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Multimedia and cognition: Examining the effect of applying cognitive principles to the design of instructional materials

Thompson, N. and McGill, T.J. (2008) Multimedia and cognition: Examining the effect of applying cognitive principles to the design of instructional materials. Journal of Educational Computing Research, 39 (2). pp. 143-159.

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    Link to Published Version: http://dx.doi.org/10.2190/EC.39.2.c
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    Abstract

    The human cognitive system possesses a finite processing capacity, which is split into channels for various modalities, and learning can be inhibited if any of the cognitive channels is overloaded. However, although the amount of e-learning materials is increasing steadily, the design of instructional material has been largely based on intuition rather than cognitive principles. This research investigated if it is possible to improve the effectiveness of an established e-learning system by the application of cognitive design principles. And if so, does the increased development time and resources yield a substantial effect on learning. Quantitative data collecting during the experiment supported the cognitive principles based design and demonstrated that significantly better quiz scores were obtained in transfer and retention tests when compared against a more traditional design. The results of the study also indicate that the cognitive principles based design was both practical and feasible to apply in terms of necessary resources.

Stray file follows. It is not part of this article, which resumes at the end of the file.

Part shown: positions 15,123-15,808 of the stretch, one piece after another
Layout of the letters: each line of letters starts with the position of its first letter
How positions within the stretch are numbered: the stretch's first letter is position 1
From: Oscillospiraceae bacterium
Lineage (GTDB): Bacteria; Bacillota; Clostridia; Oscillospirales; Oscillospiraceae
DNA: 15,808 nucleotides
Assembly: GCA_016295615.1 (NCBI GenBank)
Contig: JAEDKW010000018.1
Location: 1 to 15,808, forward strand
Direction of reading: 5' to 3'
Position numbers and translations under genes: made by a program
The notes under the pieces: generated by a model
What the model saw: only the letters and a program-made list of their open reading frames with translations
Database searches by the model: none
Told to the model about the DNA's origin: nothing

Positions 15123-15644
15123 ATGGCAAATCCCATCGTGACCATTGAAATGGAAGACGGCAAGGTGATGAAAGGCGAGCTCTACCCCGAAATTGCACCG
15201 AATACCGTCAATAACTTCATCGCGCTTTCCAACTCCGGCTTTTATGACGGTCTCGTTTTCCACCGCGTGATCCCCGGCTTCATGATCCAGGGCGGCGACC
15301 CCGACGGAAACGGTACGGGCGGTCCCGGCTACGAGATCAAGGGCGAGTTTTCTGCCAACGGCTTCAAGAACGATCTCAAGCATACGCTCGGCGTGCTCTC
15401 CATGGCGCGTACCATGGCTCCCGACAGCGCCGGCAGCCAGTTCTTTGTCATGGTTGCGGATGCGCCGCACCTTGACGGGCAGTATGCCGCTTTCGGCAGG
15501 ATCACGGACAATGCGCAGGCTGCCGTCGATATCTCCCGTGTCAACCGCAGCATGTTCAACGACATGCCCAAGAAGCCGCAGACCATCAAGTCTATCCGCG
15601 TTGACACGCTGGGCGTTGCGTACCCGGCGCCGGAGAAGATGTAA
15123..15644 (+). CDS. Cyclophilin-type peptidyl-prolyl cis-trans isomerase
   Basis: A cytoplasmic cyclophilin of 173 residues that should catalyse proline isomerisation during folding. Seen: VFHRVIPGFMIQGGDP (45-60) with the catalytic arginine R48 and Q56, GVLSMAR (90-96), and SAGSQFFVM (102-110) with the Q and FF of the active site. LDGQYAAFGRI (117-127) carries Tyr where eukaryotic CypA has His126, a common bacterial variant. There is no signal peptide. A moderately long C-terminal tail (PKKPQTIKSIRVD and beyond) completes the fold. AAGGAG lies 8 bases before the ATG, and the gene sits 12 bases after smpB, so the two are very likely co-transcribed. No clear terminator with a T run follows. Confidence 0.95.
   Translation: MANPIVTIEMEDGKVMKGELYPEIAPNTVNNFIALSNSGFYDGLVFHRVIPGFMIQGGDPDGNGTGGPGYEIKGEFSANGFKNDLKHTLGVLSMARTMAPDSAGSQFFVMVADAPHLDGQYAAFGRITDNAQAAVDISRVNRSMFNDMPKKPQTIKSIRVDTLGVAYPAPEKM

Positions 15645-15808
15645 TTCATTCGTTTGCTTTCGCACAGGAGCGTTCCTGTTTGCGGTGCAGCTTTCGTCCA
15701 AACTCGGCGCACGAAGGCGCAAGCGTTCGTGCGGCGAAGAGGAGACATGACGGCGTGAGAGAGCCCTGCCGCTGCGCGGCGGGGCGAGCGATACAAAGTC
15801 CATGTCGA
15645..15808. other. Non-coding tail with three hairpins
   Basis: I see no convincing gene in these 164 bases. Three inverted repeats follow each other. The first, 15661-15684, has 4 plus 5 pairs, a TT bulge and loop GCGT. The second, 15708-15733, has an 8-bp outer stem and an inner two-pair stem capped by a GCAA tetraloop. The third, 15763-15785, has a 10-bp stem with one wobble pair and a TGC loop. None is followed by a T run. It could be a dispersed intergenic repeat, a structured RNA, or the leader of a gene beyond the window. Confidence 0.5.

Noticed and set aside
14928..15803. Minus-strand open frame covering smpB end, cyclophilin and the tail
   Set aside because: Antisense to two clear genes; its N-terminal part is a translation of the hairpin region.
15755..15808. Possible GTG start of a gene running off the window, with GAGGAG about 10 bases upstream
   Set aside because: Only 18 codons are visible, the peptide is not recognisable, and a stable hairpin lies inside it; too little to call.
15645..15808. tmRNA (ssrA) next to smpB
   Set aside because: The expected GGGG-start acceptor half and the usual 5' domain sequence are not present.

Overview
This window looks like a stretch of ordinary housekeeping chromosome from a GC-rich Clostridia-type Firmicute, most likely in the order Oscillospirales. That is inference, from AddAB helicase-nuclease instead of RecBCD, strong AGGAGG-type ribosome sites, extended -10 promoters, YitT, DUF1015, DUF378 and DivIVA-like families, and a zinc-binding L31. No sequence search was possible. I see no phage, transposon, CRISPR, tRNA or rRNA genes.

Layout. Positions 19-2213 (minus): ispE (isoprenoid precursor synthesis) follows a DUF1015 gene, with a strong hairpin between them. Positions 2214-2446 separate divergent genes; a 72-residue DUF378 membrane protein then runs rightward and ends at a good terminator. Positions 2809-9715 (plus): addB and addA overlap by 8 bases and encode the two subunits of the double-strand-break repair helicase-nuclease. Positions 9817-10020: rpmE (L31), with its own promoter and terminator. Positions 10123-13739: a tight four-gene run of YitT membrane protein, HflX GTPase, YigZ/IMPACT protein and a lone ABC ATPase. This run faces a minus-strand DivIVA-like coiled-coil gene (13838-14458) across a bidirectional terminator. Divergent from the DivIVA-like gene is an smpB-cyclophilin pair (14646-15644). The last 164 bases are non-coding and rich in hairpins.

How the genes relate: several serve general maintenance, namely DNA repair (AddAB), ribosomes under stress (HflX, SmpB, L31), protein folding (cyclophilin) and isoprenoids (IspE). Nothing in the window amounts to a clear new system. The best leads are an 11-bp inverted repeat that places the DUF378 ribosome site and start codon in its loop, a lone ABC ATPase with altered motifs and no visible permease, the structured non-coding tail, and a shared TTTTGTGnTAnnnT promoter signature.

Publication Type: Journal Article
    Murdoch Affiliation: School of Information Technology
    Publisher: Baywood Publishing
    Copyright: (c) Baywood Publishing
    URI: http://researchrepository.murdoch.edu.au/id/eprint/816
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